I feigned that I had been shot and I laid still until the two men with guns approached.  I bit the man with the handgun on his calf, taking a chunk of jeans filled with calf muscle with me.  The man fell to the ground screaming.  His gun fell away and I would finish dealing with him in a moment. 
 
The second man had a rifle.  I knew it would take longer for him to swing his gun around and even then he might not get off a clean shot, which is why I chose the man with the handgun first.  I took out the rifle man and then finished off the handgun man.
 
I said goodbye to my friend, loaded back up on the bike, and headed off down the road.
 
As I drove off, I glanced into my mirror and looked back at the two men who had killed my friend.  At some point they would turn.  Just two more additions to what had become my new life.
 
 

Blog Story - Part Four

posted Jun 15, 2013, 7:07 AM by Eric Black

For part one, click HERE
For part two, click HERE
For part three, click HERE
 
PART FOUR
 
All spleen jokes aside, the Restless Dead are like anyone else.  We like sports and hiking in the woods and many other activities.  We like to eat out as well, but unfortunately, the menu is where we differ from the general population.
 
I looked at my best friend since childhood.  "Since it's just you and me, you wanna take a road trip?"
 
He grinned.  "It's been a while since we did.  Sounds great.  Where are we going?"
 
"Well, we have a slight issue when it comes to driving.  You know, rigor mortis and all.  But we can ride."
 
"If we can't bend our knees well enough to drive, how are we going ride bikes?  Besides, that's a bike ride - not much of a road trip."
 
"Follow me and I'll show you."  I led him two blocks to a biker bar.  "I didn't mean bicycles."
 
He looked at the motorcycles lining the front of the building.  "Are you saying we should steal a couple of these?"
 
"Most of the people that these belong to are just like us.  The majority of them have wandered off.  Remember the three guys that had your girl pinned down in the alley?  Three of these bikes belonged to those guys.  I'd say after the way they treated her, they owe you."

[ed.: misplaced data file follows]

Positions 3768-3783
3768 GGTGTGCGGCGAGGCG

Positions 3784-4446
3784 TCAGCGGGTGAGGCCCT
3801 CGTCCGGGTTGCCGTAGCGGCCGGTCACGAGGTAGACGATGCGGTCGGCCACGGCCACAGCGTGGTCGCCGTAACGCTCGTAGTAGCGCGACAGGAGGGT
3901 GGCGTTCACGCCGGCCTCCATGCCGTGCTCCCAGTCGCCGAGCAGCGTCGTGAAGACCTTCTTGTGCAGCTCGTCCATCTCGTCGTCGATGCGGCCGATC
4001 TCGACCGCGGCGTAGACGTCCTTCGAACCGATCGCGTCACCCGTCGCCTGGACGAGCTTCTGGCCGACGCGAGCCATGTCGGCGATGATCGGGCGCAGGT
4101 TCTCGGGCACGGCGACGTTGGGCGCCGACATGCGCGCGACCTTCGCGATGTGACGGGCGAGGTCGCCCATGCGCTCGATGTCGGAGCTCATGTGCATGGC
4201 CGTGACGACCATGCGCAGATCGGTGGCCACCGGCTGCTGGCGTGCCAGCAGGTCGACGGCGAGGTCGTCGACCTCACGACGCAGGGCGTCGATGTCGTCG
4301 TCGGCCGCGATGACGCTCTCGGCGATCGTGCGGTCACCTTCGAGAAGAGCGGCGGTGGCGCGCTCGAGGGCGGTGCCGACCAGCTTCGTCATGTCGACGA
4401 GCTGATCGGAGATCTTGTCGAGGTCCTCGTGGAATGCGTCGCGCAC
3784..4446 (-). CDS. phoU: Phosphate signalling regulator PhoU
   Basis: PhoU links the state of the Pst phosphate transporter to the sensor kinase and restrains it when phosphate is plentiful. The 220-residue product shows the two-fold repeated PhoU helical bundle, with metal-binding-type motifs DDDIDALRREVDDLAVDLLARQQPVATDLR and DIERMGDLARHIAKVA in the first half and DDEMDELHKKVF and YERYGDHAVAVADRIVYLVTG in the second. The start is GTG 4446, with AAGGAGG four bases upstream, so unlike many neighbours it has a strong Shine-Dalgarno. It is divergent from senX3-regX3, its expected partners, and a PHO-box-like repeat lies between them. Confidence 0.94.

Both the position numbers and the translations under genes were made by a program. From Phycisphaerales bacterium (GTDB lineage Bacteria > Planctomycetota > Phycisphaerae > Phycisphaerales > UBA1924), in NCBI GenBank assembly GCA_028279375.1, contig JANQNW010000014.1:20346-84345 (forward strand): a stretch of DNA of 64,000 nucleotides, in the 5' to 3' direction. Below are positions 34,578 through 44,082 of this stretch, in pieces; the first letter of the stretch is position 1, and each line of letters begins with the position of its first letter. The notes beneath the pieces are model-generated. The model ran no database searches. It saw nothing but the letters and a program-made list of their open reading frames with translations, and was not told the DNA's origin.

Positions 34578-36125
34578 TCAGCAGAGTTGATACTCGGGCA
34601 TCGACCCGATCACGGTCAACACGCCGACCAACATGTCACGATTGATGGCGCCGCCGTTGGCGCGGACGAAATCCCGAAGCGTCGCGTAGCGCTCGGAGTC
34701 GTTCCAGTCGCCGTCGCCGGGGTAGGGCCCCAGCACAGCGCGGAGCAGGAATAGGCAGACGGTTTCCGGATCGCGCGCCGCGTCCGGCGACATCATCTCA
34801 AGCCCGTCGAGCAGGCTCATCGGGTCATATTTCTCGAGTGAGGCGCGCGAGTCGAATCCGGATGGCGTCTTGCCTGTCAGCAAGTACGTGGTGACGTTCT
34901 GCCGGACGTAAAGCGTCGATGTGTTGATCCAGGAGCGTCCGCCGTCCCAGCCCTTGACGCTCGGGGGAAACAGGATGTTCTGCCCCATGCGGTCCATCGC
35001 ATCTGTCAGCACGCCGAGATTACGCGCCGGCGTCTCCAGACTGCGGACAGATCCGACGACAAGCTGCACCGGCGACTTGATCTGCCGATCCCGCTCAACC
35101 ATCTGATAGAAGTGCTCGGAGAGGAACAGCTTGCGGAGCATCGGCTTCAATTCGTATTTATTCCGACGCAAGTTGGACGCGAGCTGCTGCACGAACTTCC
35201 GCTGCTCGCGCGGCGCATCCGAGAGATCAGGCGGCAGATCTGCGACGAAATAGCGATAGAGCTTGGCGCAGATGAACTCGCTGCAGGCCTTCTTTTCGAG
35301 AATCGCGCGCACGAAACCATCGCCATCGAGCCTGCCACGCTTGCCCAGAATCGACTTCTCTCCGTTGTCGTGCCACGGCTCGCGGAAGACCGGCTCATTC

He thought about it for a minute.  I knew he'd see it my way.  I wasn't wrong.  He looked at me and smiled.  "Let's go."
 
Two minutes later we were headed down the highway.  Open pavement and open skies. 

Blog Story - Part Three

posted Jun 12, 2013, 6:43 PM by Eric Black   [ updated Jun 13, 2013, 1:20 PM ]

For part one, click HERE
For part two, click HERE
 
PART THREE
 
Eight hours later, the girl he was with finally turned.  "How long does this take?" he had asked me while we were waiting. 
 
I didn't want to tell him he might not have picked the smartest girl in the world to take out, so I simply answered, "It varies by person."
 
She got up from the ground and walked over to him.  I could see what he saw in her.  She was very attractive.  (Unfortunately just not too bright.)  I wasn't sure how she would react, but she didn't disappoint.  She slugged him in the jaw with her right fist.  His head didn't move and I doubt it was a very hard punch, but the effect of the punch was everything whether it actually hurt or not.  He looked at her and started to apologize but she held up her hand and turned without giving him a chance to speak.
 
He watched her go.  "Thanks a lot." he said to me after she had gone around a corner and disappeared from sight.  "This is your fault.  She was a hottie, and now she's gone."
 
I started to apologize, but knew it wouldn't mean much since the damage had already been done.  Instead, I tried another tactic - honesty.  "You're better off without her."
 
He was taken aback for a second.  "What do you mean by that?  Are you jealous that I was able to get a date with a girl like her?"
 
"On the contrary, not at all." I replied.  "In fact, have you ever seen a man and a woman like us kissing?  It's not pretty.  Plus, human remains don't make for the best breath, especially with muscle tissue stuck between our teeth."
 
I saw him smile at my answer.  He didn't want to but he did.  He couldn't help it.  He tried to recover back to his mad, but it didn't have the same effect.  "I hope you're happy.  Now I've just got you.  And I'm not making out with you."
 
I laughed.  "That's good since I think I have part of your spleen stuck in my goatee."
 
"That's disgusting."
 
"No more disgusting than kissing that chick after you just swallowed her intestines."
 
"Touché."